A group of US lawmakers has applauded the administration of President Joe Biden for blacklisting an Israeli company involved in cyber espionage activities but demanded further actions including sanctions against it.
The US Commerce Department said in a statement on Wednesday that the Biden administration had added Israeli company NSO Group to its “entity list.” The department said the firm had acted “contrary to the foreign policy and national security interests of the US.”
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NSO Group has been accused of providing spyware that various foreign governments have used to target thousands of dissidents, journalists, human rights advocates and others.
On Friday, Representatives Tom Malinowski (D-N.J.), Anna Eshoo (D-Calif.), Katie Porter (D-Calif,) and Joaquin Castro (D-Texas) issued a joint statement describing the entity listing as a “victory for human right.”
“The NSO Group sold Pegasus to repressive governments knowing that it would most likely be used to target journalists, activists, peaceful critics, and persecuted groups,” the lawmakers said. “The entity listing signals that the US government is ready to take strong action to stop US exporters and investors from engaging with such companies. It also shows that the United States will not hesitate to blacklist companies associated with our allies or key strategic partners when such activities directly threaten US interests and ideals.”
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The House Democrats previously urged the Biden administration to establish a sanctions regime against individuals and groups selling tools like Pegasus to foreign governments.
On Friday, they reiterated their call for action.
“While the entity listing limits exports by US companies in support of NSO Group, it would not limit the involvement of American investment funds that have been complicit in the company’s abusive business model,” the lawmakers said. “We renew our calls for the administration to work with allies to establish multilateral agreements that would limit the ability of investors in democratic countries to subsidize companies selling hack-for-hire weapons on the open market.”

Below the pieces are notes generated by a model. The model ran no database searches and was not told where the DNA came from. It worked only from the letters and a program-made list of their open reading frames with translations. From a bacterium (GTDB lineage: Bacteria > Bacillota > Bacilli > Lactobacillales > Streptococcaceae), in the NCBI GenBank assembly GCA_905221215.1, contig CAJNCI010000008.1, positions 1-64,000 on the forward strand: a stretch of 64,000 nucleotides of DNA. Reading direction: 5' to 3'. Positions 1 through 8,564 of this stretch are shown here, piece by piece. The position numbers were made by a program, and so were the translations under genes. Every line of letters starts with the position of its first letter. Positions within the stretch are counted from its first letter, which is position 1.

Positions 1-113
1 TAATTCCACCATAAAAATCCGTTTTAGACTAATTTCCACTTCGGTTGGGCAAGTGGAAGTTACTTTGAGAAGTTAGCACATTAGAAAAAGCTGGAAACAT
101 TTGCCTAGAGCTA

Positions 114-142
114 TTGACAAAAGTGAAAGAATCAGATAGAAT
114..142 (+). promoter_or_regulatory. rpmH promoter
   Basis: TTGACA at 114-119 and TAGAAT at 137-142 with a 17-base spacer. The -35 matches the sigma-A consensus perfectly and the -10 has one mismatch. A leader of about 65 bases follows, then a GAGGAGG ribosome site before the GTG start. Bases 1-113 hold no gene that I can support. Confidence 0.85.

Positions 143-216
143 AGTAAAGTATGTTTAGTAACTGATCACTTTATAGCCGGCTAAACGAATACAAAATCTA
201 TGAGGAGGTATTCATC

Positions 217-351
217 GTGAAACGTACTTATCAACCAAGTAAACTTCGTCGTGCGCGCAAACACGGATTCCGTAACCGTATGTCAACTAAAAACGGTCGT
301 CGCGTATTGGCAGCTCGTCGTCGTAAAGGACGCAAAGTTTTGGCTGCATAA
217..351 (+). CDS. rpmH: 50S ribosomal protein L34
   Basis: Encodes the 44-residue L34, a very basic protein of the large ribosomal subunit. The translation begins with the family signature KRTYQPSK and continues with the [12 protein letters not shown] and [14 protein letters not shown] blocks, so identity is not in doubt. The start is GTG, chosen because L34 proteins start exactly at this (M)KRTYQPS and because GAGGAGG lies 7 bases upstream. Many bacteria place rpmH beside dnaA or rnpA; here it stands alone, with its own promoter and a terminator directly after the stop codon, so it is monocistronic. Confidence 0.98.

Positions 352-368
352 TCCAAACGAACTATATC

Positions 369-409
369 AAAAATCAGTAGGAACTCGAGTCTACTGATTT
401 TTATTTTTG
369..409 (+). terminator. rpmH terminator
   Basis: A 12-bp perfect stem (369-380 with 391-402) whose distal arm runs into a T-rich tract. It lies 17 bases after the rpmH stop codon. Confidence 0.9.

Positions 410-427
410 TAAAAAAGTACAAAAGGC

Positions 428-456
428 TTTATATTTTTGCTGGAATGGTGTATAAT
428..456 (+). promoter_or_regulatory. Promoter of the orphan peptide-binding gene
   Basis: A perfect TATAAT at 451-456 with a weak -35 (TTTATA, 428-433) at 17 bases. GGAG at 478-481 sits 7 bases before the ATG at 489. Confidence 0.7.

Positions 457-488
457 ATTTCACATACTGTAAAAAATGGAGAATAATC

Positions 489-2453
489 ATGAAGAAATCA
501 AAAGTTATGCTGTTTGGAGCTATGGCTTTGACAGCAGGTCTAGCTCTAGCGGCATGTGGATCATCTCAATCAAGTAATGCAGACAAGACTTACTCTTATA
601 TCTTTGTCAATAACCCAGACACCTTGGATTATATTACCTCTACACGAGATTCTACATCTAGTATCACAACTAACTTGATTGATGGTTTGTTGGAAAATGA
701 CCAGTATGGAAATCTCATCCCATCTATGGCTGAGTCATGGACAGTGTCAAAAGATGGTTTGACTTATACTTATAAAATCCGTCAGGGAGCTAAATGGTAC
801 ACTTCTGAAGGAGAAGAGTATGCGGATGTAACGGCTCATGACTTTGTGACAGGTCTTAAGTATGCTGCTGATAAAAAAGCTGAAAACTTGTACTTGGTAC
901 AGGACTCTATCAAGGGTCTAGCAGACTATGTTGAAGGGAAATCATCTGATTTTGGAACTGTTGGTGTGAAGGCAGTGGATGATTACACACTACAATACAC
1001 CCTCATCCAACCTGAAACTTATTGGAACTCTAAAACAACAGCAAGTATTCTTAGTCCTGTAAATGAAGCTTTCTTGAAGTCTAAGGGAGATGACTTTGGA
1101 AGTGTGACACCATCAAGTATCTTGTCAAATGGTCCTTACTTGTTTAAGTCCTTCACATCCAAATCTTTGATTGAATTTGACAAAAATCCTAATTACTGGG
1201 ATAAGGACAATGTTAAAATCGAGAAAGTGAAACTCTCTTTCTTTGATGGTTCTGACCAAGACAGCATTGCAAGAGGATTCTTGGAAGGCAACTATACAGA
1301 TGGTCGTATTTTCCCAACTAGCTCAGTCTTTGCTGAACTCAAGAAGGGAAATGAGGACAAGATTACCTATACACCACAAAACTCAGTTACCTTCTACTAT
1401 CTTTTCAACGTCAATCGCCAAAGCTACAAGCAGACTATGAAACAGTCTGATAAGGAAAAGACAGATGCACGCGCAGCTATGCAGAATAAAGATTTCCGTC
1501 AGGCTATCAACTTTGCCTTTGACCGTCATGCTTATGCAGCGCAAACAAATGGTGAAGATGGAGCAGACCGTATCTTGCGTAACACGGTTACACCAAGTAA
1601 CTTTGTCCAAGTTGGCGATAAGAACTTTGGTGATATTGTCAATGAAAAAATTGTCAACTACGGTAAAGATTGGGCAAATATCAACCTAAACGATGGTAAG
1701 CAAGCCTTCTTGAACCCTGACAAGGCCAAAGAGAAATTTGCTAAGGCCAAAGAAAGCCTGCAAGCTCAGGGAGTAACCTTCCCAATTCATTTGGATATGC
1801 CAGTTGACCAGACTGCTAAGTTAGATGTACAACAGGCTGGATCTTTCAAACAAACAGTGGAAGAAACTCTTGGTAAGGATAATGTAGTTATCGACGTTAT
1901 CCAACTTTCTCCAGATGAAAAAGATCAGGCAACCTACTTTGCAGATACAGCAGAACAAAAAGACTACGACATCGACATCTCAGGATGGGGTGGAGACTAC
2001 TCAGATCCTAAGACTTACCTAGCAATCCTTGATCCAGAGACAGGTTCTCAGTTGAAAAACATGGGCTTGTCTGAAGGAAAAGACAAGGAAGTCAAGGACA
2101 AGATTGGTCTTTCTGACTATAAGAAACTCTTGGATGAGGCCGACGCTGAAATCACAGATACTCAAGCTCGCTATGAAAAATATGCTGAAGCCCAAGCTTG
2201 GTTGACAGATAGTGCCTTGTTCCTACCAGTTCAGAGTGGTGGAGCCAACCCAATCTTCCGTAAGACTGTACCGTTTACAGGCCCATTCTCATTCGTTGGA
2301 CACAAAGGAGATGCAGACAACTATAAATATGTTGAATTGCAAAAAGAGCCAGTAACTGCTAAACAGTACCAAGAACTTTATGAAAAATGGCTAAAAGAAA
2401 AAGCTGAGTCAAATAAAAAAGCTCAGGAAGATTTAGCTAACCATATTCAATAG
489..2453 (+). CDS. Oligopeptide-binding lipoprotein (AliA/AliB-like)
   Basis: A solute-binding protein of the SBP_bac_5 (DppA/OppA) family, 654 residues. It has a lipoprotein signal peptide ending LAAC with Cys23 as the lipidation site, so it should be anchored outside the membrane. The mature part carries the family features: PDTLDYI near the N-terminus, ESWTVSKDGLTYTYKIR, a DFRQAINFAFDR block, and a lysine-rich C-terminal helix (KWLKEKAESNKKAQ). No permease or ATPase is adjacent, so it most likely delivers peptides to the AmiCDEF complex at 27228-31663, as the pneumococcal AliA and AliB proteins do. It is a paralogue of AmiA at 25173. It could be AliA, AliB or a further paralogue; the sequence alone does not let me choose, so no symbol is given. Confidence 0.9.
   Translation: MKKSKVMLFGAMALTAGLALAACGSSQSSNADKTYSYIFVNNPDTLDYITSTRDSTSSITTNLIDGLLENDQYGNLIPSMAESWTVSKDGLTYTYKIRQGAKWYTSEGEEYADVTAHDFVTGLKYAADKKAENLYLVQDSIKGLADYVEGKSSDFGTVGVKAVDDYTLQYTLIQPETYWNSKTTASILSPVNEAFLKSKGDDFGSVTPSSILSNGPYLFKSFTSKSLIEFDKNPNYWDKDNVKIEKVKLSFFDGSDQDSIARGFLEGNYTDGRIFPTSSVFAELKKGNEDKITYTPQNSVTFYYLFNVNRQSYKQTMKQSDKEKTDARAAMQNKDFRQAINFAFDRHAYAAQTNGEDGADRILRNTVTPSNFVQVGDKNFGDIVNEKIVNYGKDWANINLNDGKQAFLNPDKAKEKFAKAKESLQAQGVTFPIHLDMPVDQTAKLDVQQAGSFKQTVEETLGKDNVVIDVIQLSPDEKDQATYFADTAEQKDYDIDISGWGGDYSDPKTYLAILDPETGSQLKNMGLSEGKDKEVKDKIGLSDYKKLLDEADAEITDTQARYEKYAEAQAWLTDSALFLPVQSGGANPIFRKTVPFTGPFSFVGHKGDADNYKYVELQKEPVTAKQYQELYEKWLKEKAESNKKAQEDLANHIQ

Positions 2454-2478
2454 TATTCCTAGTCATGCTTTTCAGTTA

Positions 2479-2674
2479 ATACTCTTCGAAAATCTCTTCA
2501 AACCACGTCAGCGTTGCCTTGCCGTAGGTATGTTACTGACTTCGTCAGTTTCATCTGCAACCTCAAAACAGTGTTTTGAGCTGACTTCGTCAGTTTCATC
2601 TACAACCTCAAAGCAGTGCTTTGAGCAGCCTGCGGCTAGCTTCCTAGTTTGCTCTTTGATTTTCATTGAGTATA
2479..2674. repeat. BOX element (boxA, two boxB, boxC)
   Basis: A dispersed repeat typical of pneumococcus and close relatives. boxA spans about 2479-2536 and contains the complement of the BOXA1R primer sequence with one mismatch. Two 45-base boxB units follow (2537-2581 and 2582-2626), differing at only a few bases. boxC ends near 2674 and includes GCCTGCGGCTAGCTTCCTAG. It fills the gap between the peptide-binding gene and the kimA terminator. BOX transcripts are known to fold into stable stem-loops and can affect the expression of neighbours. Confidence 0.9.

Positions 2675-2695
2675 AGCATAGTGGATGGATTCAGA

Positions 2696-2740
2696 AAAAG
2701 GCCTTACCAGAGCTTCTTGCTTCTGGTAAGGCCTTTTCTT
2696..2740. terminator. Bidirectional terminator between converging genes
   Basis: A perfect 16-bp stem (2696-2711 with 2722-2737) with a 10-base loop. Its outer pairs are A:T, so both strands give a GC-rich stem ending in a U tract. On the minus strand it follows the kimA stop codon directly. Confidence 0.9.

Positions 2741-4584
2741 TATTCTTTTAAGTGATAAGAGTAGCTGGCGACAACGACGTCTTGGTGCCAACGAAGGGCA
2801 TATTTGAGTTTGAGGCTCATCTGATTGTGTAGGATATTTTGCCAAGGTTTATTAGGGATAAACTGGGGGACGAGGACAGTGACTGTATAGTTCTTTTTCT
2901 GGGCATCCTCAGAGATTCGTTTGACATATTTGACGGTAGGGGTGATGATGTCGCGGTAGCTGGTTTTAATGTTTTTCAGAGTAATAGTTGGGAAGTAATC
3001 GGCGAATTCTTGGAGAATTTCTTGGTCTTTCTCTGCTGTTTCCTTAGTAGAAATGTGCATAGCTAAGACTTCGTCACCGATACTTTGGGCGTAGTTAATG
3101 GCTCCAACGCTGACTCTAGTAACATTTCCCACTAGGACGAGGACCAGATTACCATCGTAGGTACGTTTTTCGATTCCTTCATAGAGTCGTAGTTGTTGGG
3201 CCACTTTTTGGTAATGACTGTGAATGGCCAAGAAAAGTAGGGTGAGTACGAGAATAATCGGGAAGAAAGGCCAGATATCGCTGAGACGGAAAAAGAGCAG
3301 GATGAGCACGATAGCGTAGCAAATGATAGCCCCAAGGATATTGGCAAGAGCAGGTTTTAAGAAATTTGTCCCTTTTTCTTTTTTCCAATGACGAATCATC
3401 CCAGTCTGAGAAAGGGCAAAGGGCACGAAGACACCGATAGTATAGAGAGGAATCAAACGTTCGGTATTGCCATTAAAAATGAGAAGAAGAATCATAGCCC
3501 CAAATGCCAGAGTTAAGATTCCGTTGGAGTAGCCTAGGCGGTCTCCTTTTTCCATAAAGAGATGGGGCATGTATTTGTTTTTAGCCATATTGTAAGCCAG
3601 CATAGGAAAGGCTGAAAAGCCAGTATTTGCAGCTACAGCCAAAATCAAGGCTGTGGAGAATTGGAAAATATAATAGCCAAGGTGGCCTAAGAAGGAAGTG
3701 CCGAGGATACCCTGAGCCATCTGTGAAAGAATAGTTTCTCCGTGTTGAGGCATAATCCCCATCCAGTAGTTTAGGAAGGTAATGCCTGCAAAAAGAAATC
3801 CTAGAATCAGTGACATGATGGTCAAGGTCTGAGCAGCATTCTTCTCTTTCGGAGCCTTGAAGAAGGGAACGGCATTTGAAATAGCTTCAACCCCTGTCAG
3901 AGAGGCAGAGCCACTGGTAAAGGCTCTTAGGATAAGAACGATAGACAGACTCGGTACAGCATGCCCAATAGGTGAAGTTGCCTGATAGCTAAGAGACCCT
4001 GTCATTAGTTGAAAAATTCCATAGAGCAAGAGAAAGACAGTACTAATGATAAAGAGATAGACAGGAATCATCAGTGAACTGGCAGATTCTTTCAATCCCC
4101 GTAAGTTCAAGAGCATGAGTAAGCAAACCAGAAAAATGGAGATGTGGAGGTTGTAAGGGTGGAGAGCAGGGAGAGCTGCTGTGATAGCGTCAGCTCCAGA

Smartphones infected with the Pegasus spyware can be turned to a listening device. In addition, the spyware allows the user to read the target’s messages, look through their photos, track their location and even turn on their camera without them knowing.
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A report said in September that traces of Pegasus were found on the mobile phones of at least five current French cabinet ministers and a diplomatic advisor to President Emmanuel Macron. French security services detected the software while inspecting the phones, with the intrusions believed to have taken place in 2019 and 2020, the investigative website Mediapart reported.
A group of 17 media organizations revealed in July that global clients of the Israeli company had identified human rights activists, journalists, lawyers and leading political figures, including the French president, as potential targets for Pegasus. The NSO, however, denied any of its clients ever targeted French government officials.
The surveillance company exports Pegasus to 45 countries around the world. It claims that the software is intended for use only in fighting terrorism and other crimes.